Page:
After Pew: Thinking about American Jewish Cohesion, Assimilation and Division

Sponsor(s): Berman Jewish DataBank@The Jewish Federations of North America

Principal Investigator(s): Laurence Kotler-Berkowitz

Key Findings:

Essay by Dr. Laurence Kotler-Berkowitz, Director of the Berman Jewish DataBank at JFNA reviews and comments upon the Pew Research Center's 2013 Portrait of Jewish Americans, providing a conceptual framework for understanding American Jewish assimilation, division and cohesion.

As noted in the Berman Jewish Policy Archive abstract:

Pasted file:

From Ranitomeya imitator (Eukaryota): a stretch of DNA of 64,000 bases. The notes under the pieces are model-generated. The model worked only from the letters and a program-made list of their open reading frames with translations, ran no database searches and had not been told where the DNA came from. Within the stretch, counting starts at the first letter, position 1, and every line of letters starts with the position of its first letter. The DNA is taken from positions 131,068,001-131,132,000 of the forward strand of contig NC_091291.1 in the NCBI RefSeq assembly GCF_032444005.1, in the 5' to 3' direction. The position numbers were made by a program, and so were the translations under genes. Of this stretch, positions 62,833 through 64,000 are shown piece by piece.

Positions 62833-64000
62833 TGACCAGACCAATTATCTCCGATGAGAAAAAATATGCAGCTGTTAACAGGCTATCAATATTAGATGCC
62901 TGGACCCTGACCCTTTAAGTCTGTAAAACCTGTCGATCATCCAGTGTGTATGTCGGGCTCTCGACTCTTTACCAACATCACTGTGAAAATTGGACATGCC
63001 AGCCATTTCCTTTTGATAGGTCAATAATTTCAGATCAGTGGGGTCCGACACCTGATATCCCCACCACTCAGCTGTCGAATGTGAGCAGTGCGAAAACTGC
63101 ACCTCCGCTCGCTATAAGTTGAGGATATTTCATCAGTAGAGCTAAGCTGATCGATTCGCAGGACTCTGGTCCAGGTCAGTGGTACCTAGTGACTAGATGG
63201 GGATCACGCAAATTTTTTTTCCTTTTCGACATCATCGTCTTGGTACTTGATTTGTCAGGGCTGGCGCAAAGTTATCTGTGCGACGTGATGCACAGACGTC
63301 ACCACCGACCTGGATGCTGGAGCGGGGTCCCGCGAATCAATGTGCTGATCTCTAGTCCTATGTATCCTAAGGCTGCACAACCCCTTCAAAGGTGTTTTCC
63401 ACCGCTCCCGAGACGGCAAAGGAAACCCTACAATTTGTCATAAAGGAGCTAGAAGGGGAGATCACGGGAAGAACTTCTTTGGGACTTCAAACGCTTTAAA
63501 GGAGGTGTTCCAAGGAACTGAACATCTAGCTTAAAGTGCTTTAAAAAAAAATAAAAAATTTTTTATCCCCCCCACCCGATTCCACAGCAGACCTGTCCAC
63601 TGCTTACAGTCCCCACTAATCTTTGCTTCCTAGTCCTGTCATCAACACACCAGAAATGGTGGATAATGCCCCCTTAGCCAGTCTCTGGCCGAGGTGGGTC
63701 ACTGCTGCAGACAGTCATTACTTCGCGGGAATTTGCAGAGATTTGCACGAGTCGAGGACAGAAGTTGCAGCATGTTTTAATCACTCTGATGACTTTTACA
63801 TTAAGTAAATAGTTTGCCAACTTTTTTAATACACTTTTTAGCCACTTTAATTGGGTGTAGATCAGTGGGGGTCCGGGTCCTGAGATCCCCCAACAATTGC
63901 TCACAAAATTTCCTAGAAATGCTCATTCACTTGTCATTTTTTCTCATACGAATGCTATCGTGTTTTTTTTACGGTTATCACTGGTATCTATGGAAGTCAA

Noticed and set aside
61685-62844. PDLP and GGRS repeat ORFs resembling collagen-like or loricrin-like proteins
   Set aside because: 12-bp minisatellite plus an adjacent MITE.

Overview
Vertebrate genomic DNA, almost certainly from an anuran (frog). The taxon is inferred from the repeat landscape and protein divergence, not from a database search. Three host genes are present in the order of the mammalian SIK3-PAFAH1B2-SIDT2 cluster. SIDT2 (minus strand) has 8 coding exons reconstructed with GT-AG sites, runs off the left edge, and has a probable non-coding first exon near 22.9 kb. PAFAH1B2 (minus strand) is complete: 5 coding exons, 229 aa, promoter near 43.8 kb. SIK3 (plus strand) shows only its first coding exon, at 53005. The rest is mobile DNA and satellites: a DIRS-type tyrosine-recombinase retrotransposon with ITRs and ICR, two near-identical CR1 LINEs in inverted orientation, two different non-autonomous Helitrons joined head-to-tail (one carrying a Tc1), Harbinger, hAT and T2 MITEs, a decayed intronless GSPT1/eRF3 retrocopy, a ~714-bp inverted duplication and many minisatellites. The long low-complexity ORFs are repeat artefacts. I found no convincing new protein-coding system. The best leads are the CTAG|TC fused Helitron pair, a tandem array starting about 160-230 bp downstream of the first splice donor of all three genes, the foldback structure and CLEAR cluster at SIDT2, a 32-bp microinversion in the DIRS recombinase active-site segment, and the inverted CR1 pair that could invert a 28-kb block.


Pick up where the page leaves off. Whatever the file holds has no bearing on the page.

"Since the release of the Pew Research Center’s 2013 Survey of U.S. Jews, much of the commentary and conversation in American Jewish communal circles has been decidedly downbeat.  The rise of so-called Jews of no religion, decline in identification with institutional Jewish religious movements, and steady increase in intermarriage have raised concerns about the strength and vitality of the Jewish community in an open, enticing American society.  This article uses a conceptual framework of cohesion, assimilation and division to reassess the Pew data and challenge the communal conversation.  From an analytic perspective, it argues that while there are clear signs of assimilation and division, significant areas of cohesion remain as well.  From a values perspective, it advocates that the community recognize both the positive and negative aspects of the social processes that produce cohesion, assimilation and division among American Jews."



Language: English